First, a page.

The carnal mind will insist he is glad to submit to the pastor “as long as he’s in the right. But if I think he’s wrong, it would be sinful for me to follow him.” Submission has no meaning for for such a one. (See Ephesians 5:21 and Hebrews 13:17). Submission means to give in even when you think you are right. Otherwise, it’s a meaningless concept. (Do not miss this. To say, “I will submit to you when I agree with you,” is to say “I will accompany you if I was already going that way.” And that is pointless. Submission is only submission when we humble ourselves, give up something we wanted, and agree to “do it your way.” That is the key to Christian unity, and the very reason some churches have none. Carnal leaders do not know how to submit and cannot model it for others.)
The carnal guy reasons, “That preacher thinks because he has a seminary education, he ought to lord it over us. I was running a business when he was still in grade school.”
It is not the pastor’s education that makes him the overseer of the church, but the call of God upon his life (see Acts 20:28). It’s the Lord’s church and He chooses whom He pleases to put in leadership.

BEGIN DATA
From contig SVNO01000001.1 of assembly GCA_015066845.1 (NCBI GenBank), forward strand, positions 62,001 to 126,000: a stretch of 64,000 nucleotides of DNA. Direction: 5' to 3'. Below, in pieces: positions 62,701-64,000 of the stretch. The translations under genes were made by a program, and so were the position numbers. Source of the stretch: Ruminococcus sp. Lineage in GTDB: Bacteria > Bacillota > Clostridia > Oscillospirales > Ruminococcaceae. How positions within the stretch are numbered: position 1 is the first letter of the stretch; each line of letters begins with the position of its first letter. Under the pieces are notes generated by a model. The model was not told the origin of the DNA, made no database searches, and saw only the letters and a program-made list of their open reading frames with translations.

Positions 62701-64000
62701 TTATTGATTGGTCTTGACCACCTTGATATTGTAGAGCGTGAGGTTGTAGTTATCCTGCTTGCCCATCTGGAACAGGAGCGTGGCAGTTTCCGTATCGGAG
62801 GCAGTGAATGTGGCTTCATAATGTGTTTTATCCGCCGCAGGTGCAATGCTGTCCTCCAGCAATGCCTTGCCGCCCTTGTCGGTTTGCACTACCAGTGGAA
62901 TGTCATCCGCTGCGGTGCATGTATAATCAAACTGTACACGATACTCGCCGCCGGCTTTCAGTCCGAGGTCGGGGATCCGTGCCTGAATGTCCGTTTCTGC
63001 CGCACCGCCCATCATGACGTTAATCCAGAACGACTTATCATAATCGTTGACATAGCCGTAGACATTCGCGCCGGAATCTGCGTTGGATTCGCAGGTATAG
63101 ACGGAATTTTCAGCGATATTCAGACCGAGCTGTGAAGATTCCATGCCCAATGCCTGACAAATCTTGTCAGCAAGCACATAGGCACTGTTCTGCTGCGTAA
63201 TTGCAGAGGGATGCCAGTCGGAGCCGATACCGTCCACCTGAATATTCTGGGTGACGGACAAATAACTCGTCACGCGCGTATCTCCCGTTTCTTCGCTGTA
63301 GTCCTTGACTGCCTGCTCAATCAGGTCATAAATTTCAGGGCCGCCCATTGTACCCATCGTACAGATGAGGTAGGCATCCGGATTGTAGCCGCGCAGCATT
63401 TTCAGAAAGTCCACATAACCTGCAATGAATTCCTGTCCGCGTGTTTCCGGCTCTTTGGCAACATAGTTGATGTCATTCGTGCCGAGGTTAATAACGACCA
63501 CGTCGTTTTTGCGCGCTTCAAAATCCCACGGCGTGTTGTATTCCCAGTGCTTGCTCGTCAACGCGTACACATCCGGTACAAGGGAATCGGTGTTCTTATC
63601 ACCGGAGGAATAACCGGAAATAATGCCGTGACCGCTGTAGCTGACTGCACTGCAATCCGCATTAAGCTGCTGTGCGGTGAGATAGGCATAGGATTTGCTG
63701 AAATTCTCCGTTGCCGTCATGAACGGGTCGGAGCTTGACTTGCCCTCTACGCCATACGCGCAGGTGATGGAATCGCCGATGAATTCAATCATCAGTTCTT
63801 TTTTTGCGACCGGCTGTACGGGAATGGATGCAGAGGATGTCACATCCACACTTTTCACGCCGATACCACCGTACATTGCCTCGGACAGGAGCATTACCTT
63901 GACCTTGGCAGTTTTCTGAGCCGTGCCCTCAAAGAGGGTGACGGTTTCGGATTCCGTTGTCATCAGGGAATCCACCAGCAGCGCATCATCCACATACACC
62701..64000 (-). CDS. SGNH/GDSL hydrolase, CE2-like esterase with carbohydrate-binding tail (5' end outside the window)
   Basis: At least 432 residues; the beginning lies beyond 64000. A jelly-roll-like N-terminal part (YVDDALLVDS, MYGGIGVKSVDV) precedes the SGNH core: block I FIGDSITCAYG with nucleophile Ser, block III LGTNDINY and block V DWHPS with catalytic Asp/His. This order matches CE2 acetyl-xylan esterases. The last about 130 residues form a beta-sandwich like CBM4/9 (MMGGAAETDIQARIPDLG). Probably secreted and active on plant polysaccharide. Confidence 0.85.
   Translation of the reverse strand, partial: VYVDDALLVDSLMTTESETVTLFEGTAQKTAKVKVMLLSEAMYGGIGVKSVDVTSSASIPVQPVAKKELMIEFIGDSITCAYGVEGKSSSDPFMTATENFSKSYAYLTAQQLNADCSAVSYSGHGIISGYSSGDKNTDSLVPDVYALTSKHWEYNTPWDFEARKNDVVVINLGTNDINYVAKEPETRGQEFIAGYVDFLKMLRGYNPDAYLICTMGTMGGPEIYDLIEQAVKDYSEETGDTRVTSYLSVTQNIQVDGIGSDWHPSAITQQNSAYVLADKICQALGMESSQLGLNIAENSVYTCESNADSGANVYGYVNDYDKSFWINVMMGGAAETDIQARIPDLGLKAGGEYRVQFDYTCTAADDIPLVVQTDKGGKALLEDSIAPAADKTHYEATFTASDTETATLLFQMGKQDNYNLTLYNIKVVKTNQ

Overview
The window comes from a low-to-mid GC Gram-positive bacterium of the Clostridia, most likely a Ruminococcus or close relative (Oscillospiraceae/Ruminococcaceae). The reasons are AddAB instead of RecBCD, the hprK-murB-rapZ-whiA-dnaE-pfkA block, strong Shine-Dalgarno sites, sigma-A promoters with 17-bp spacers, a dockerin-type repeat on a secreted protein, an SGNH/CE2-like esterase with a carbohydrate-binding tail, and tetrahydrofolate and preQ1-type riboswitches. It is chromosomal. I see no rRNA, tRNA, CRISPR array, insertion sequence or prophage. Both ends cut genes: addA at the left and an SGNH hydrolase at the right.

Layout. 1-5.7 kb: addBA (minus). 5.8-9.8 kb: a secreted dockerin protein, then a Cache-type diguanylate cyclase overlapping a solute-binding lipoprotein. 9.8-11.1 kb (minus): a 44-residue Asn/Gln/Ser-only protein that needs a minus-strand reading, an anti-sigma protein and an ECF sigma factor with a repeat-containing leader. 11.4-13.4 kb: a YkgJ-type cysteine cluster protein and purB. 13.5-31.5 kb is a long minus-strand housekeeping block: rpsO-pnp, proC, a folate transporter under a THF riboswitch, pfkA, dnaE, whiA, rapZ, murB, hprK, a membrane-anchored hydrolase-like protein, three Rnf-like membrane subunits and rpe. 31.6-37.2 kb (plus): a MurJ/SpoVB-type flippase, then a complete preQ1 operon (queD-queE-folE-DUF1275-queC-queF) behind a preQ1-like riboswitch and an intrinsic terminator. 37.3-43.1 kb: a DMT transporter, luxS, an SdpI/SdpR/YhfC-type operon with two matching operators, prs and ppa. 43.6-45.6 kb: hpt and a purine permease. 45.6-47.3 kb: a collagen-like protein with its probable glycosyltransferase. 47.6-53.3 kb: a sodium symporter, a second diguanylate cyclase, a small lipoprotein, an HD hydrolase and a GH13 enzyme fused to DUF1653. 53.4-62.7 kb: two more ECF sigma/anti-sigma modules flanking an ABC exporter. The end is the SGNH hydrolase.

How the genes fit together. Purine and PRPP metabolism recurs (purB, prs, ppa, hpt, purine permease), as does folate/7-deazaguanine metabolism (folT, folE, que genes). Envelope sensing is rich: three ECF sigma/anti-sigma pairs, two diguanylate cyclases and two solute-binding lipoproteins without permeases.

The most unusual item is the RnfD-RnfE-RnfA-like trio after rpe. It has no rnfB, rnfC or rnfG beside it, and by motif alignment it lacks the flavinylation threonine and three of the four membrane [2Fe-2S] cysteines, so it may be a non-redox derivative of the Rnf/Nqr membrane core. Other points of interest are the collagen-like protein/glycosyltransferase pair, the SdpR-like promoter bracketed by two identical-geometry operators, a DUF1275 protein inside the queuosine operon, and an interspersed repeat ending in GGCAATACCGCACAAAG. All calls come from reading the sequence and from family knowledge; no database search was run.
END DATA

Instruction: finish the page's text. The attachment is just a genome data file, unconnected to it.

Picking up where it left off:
8) The carnal resent hearing from Christians who desire a deeper walk and greater intimacy with Christ. The contrast with their own emptiness pains them and they strike back.
“Goody two-shoes!” they sometimes say of those hungering a deeper walk. “They think they’re so much more spiritual just because they pray an hour a day.”
9) They resent being told their good works are inadequate to get them to Heaven.
It truly is offensive to the carnal to learn that the money they have contributed, the times they have helped the needy, all those years of church attendance, has earned them absolutely nothing when they stand before God. The concept of grace eludes them.
10) Being told they are being disobedient.
To the carnal, preachers are expected to soften their preaching and not get too specific about sins. Generalities are acceptable, but the pastor is never to mention merchants who sell liquor, landlords who rent slums, or business owners who cut corners on safety regulations, when those big shots sit among the congregation. Doing so is the quickest way out of town for the preacher.